This past Saturday, the Loyal White Knights, a branch of the Ku Klux Klan in Pelham, North Carolina, vowed to hold a Donald Trump victory parade. Thanks to roughly a hundred counter-protesters that never happened — well, not exactly.
When word spread about the KKK rally about a month ago, activists immediately began organizing peace marches. Hundreds gathered in Raleigh for the NC Justice and Unity Rally, while a smaller group of counter-protesters attempted to intervene the KKK in their home base of Pelham — a rural town, just south of the Virginia state line in Caswell County.
The 2016 election made clear that North Carolina isn’t as red as it used to be, largely because of its changing demographics. Latinos have significantly diversified the state, and so have interracial marriages. While the majority of voters in North Carolina voted for Trump, they also voted for a Democratic governor. (The current GOP governor waited until today to concede.)
John Roberts, an “exalted cyclops” of the KKK, told the Times-News the night before the planned event that the group would be holding a car parade in “the general vicinity of Pelham” sometime around 9 a.m. Roberts also called it a “national event,” and that people who couldn’t make it out to their “normal rallies and meetings” would be flying or driving in to attend.
The counter-protesters, a majority of them wearing all black with their faces partially covered, waited for the KKK at the Pelham Methodist Parsonage Church but the KKK never showed. Organizers were informed that the group had moved their rally to Danville, across the state line, 10 miles away.
When I arrived in Danville a couple of minutes before the demonstrators, only one truck bearing several Confederate flags and Trump/Pence bumper stickers could be seen driving around downtown. A female anti-KKK demonstrator approached that truck and began yelling, “No hate, no fear, the KKK is not welcomed here!”
Moments later, they drove away.
An organizer then announced that he had been informed the KKK was actually back in Pelham, at the visitor’s center. When we arrived, only truck drivers and tourists making pit stops could be seen, but no sign of the KKK. Demonstrators remained there for at least 40 minutes, and they were clearly frustrated. “There’s no fucking plan,” one male demonstrator said to no one in particular.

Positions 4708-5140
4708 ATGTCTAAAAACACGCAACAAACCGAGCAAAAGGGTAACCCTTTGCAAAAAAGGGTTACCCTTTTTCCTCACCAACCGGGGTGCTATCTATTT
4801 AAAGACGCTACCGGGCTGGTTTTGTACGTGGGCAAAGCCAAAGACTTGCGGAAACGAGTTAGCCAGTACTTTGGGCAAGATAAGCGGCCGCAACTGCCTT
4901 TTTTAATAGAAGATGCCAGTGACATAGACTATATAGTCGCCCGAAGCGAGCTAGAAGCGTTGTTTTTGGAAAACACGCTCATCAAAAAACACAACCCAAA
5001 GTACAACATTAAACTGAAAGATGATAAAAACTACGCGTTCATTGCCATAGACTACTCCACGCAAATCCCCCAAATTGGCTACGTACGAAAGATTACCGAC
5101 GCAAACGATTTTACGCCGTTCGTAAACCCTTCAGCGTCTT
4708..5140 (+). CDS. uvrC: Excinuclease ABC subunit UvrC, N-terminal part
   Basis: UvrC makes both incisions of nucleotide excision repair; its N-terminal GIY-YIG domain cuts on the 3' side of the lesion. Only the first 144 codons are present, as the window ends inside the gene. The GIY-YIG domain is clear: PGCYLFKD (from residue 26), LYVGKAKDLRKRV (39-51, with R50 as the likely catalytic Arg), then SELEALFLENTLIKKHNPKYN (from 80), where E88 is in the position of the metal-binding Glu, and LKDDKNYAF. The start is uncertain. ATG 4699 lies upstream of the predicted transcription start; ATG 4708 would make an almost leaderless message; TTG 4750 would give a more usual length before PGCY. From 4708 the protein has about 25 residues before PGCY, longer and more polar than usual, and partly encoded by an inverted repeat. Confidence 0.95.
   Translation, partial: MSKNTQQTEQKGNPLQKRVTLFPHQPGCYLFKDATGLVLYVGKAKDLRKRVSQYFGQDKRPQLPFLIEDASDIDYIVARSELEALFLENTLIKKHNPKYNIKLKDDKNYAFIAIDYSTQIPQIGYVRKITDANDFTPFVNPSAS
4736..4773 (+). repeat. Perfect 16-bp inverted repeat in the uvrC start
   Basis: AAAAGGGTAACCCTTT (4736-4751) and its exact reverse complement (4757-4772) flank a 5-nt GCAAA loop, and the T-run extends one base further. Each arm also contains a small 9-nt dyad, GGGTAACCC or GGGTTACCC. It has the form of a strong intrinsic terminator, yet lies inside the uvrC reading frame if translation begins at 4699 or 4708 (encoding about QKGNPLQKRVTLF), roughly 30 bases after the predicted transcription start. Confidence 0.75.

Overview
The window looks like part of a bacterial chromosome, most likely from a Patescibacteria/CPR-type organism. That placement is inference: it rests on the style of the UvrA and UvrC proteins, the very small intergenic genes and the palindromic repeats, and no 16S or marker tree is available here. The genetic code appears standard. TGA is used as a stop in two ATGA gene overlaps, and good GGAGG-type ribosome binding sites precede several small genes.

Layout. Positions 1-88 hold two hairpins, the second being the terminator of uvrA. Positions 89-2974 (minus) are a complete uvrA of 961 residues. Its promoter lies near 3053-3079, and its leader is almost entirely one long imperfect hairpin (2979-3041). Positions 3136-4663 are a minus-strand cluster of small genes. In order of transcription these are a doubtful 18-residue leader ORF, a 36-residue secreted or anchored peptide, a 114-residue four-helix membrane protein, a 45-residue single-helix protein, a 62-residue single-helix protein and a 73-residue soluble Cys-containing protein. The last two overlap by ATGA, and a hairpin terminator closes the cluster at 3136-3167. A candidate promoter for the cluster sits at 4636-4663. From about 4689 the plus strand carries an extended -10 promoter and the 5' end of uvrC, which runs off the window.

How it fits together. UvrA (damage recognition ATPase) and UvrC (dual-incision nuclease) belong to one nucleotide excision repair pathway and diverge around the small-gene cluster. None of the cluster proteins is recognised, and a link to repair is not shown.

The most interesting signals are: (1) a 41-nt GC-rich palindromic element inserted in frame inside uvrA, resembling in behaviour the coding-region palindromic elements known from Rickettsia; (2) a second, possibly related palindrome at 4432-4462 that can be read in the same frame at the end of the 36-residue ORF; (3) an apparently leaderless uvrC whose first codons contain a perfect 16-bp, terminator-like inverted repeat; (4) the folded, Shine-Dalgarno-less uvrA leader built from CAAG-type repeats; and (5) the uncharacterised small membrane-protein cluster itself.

The anti-KKK group consisted of mostly white people, a few African-Americans, some children, and at least two lawyers from North Carolina who were there just in case anyone got arrested.
One man, while looking at his phone, said that he got word from one of his people “out there” that the KKK was actually holding a rally that very second in Danville. “The address is 527 Main Street,” he told the crowd.
“They’ve been giving us the runaround, and things are starting to fall apart a little bit,” the organizer (who refused to disclose his name) told the crowd. “So we’re going to go to Danville now, get situated, and see if they show. If they don’t show, we will be holding our own rally, and then we’re going to head back home.”
According to a press release from the Danville Police Department, the Caswell County’s Sheriff’s Office informed the Danville police that dozens of anti-KKK protesters were heading toward the city because “they believed a KKK rally was supposed to occur there, and their intent was to engage in a counter protest.”
Once again, the KKK was nowhere to be seen. So the anti-KKK group went on with their march. The group walked along Main Street through the Old West End neighborhood. Several Black residents could be seen coming out of their homes and encouraged the marchers by raising their fists and chanting along with them. The Census reports that 48% of the population in Danville is Black.
In a press release, the Danville Police Department and the Virginia State Police called the protest “spontaneous and peaceful.”
I asked a spectator, who simply went by Earl, what he thought about the anti-KKK march. Initially he was initially speechless. Then he said that he was “scared to say.” He then asked me what I thought about the march. I replied that I loved it. “I love it, too,” he said with a huge grin.
A couple of hours later, the KKK did finally show up. A reporter for the Burlington Times-News said that a 30-car motorcade did drive through the streets of Roxboro, a town 36 miles from Pelham, with at least one person chanting “white power.”
While KKK parades and rallies are nothing new in the state of North Carolina, they’re not as accepted as they once were. Last year, the same group held a rally against undocumented immigrants, though no speech about the topic was ever given. Again, they just chanted “white power.”
It’s not clear why the KKK didn’t hold their event at the location and time that they had planned to. Reporter Natalie A. Janicello tweeted that the KKK had experienced a “snafu.”
Richard Dillon, 47, of Indiana, was stabbed at a KKK pre-rally meeting in Yanceyville, a town neighboring Pelham.
This article from the Village Voice Archive was posted on December 5, 2016